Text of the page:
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9 PJI 1.6 | Third Circuit (US)
HB-PJI-CA03-09S0106 Download


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COMMENT Disparate impact claims are cognizable under the ADA. Raytheon Co. v. Hernandez, 540 U.S. 44, 50 (2003) (“Both disparate-treatment and disparate-impact claims are cognizable under the ADA.”). See 42 U.S.C. § 12112(b) (defining "discriminate" to include "utilizing standards, criteria, or methods of administration... that have the effect of discrimination on the basis of disability" and "using qualification standards, employment tests or other selection criteria that screen out or tend to screen out an individual with a disability"). No instruction is provided on disparate impact claims, however, because a right to jury trial is not provided under the ADA for such claims. 42 U.S.C. § 1981a(a)(1) provides that in an action brought under 42 U.S.C. § 2000e-5 (Title VII), a plaintiff may recover compensatory and punitive damages, but not if the allegation is that an employment practice is unlawful “because of its disparate impact.” Thus under Title VII, disparate impact claimants cannot recover damages, and therefore there is no right to jury trial for such claims. See Pollard v. Wawa Food Market, 366 F. Supp. 2d 247 (E.D. Pa. 2005) (striking a demand for a jury trial on a disparate impact claim brought under Title VII). The same result is mandated for ADA disparate impact claims, because the enforcement provision of the ADA, 42 U.S.C. § 12117 specifically provides for the same recovery in ADA actions as in Title VII actions: “The powers, remedies and procedures set forth in... [42 U.S.C. § 2000e-5] shall be the powers, remedies and procedures this title provides to... any person alleging discrimination on the basis of disability in violation of any provision of this Act... concerning employment.”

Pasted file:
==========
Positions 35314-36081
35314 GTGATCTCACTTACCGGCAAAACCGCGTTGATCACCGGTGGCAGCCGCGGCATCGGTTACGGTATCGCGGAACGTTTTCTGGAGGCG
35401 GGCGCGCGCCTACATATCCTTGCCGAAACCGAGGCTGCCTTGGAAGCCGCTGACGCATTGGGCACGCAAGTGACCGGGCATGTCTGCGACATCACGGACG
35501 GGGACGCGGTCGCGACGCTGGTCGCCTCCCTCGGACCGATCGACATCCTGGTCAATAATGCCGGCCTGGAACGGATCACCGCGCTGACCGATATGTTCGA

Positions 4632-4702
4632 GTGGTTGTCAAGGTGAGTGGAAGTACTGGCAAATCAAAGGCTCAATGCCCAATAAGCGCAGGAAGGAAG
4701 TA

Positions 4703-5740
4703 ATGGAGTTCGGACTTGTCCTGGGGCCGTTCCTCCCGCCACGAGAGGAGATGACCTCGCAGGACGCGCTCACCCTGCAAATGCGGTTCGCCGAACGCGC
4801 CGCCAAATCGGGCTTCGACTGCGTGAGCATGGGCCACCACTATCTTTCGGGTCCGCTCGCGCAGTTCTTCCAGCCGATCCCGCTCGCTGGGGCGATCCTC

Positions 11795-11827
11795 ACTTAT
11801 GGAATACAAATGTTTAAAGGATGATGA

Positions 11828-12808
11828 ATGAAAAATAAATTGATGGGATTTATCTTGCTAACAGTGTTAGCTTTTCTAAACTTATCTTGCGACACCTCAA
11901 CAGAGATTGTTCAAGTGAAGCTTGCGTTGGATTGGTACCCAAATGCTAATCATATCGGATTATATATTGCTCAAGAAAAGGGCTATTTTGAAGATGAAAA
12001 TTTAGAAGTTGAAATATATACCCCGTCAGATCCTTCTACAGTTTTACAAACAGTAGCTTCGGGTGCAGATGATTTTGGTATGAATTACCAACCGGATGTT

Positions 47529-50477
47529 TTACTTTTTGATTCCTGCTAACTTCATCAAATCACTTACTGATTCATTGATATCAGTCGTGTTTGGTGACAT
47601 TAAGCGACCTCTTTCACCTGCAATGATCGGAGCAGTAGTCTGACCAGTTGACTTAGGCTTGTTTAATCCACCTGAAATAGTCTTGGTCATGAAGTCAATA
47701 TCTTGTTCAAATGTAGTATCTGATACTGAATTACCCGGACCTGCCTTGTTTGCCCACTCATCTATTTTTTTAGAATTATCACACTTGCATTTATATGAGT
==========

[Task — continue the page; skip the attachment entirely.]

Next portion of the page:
In Smith v. City of Jackson, 544 U.S. 228 (2005), the Supreme Court held that disparate impact claims are cognizable under the Age Discrimination in Employment Act. The ADEA provides a right to jury trial in such claims. See 29 U.S.C. § 626(c)(2) ("[A] person shall be entitled to a trial by jury of any issue of fact in any [ADEA] action... regardless of whether equitable relief is sought by any party in such action.”) If an ADEA disparate impact claim is tried together with an ADA disparate impact claim, the parties or the court may decide to refer the ADA claim to the jury. In that case, the instruction provided for ADEA disparate impact claims (see Instruction 8.1.5) can be modified to apply to the ADA claim. Care must be taken, however, to instruct separately on the ADA disparate impact claim, as the substantive standards of recovery under the ADA in disparate impact cases may be different from those applicable to the ADEA. See the Comment to Instruction 8.1.5 for a more complete discussion.

(Last Updated July 2019)

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